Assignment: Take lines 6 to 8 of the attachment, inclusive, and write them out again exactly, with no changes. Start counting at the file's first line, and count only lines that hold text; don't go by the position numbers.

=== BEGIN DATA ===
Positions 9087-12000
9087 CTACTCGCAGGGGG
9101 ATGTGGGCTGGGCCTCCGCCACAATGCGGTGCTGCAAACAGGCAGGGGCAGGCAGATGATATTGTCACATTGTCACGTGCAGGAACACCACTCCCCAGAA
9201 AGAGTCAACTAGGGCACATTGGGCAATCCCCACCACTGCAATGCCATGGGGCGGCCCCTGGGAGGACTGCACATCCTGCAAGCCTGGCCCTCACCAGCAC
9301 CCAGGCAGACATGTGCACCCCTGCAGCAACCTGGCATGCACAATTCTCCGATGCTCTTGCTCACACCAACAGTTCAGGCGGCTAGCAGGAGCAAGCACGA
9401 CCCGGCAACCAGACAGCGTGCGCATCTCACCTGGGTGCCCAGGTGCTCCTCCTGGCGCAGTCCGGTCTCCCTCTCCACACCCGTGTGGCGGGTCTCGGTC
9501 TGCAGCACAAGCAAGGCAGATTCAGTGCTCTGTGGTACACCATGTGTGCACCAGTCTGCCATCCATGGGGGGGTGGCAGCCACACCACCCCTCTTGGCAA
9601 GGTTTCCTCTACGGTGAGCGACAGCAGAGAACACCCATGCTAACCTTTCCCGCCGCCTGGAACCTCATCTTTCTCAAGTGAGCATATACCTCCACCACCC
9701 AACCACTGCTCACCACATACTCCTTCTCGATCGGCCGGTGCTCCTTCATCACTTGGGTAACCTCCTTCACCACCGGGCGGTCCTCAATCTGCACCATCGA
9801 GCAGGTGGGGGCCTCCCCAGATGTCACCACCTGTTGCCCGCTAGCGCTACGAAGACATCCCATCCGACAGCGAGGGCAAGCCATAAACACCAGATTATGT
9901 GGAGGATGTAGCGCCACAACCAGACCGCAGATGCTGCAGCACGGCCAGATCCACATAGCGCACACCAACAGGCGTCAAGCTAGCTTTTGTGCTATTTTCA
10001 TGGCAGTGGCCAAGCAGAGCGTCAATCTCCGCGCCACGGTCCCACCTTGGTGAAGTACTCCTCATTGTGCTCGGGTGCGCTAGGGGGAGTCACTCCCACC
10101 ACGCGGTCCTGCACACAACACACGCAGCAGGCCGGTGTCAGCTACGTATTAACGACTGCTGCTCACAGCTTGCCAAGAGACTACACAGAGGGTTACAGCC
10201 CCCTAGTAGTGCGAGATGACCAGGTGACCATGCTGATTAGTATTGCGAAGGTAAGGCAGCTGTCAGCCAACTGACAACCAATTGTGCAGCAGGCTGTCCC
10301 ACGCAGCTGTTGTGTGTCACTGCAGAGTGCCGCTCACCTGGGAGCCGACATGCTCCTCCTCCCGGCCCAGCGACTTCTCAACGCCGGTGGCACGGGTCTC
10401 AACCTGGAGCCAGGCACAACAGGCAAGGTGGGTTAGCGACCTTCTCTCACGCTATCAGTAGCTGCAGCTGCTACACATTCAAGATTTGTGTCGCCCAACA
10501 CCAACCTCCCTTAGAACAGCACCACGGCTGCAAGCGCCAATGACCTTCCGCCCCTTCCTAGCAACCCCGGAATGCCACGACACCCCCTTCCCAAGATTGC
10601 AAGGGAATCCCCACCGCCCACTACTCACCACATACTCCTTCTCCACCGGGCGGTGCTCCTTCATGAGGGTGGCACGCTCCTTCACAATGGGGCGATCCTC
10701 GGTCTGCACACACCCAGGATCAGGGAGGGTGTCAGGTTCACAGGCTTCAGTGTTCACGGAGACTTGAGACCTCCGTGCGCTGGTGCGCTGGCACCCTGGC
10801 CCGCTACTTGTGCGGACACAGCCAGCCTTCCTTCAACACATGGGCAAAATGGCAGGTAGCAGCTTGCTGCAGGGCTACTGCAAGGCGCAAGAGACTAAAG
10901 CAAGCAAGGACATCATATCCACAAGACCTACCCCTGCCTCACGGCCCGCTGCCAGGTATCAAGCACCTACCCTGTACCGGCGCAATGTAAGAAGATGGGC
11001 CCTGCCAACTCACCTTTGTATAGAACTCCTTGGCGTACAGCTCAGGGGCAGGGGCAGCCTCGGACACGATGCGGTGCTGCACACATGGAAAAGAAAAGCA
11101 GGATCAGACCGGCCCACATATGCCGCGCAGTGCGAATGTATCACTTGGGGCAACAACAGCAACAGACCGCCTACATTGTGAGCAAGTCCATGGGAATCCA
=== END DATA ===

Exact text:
9401 CCCGGCAACCAGACAGCGTGCGCATCTCACCTGGGTGCCCAGGTGCTCCTCCTGGCGCAGTCCGGTCTCCCTCTCCACACCCGTGTGGCGGGTCTCGGTC
9501 TGCAGCACAAGCAAGGCAGATTCAGTGCTCTGTGGTACACCATGTGTGCACCAGTCTGCCATCCATGGGGGGGTGGCAGCCACACCACCCCTCTTGGCAA
9601 GGTTTCCTCTACGGTGAGCGACAGCAGAGAACACCCATGCTAACCTTTCCCGCCGCCTGGAACCTCATCTTTCTCAAGTGAGCATATACCTCCACCACCC